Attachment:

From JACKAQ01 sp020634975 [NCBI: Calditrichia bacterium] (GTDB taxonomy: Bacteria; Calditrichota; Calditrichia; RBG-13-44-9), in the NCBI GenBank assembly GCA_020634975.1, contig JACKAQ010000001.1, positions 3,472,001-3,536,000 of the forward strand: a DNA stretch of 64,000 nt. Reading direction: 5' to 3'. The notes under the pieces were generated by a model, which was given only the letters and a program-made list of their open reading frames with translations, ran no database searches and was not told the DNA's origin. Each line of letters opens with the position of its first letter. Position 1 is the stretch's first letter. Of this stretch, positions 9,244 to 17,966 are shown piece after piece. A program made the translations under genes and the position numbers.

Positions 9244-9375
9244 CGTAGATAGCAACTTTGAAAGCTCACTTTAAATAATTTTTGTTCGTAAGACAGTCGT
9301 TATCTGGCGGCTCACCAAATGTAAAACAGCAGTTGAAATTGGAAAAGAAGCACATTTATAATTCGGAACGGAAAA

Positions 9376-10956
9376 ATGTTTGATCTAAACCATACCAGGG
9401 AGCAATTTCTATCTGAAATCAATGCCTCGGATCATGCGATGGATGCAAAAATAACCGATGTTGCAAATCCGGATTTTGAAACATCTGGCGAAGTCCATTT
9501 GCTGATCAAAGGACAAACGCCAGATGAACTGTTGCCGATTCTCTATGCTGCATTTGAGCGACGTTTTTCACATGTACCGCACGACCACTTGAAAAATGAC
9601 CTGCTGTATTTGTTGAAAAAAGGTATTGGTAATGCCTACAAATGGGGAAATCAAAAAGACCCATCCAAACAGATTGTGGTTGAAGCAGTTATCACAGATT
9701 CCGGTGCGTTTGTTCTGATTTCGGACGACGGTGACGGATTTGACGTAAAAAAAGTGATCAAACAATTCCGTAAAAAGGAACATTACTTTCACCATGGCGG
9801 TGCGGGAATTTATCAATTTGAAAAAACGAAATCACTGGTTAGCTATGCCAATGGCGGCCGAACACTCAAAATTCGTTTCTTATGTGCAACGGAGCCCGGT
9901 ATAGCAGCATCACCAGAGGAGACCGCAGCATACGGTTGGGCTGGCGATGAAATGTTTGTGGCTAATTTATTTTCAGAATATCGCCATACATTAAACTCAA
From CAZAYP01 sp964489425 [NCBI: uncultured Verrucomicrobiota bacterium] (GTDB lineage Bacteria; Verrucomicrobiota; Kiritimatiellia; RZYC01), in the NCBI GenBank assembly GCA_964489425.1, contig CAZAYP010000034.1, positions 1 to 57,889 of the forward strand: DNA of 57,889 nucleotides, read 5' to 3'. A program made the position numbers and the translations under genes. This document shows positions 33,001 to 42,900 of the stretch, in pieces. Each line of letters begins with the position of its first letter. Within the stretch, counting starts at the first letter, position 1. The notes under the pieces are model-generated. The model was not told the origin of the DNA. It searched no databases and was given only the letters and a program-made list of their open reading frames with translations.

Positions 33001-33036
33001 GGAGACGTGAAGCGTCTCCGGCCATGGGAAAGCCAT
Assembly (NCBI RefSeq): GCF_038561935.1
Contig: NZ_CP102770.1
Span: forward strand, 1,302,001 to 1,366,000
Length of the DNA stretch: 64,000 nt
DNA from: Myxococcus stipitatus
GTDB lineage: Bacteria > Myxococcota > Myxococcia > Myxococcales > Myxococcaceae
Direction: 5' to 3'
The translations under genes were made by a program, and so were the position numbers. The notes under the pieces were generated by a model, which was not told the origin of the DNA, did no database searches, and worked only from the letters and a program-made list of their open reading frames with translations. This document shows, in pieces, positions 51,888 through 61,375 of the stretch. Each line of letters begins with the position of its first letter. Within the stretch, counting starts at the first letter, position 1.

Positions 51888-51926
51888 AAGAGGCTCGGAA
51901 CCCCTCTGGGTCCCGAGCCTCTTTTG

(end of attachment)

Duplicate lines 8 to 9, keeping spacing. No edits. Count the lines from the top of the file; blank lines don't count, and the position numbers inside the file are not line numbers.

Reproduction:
9501 GCTGATCAAAGGACAAACGCCAGATGAACTGTTGCCGATTCTCTATGCTGCATTTGAGCGACGTTTTTCACATGTACCGCACGACCACTTGAAAAATGAC
9601 CTGCTGTATTTGTTGAAAAAAGGTATTGGTAATGCCTACAAATGGGGAAATCAAAAAGACCCATCCAAACAGATTGTGGTTGAAGCAGTTATCACAGATT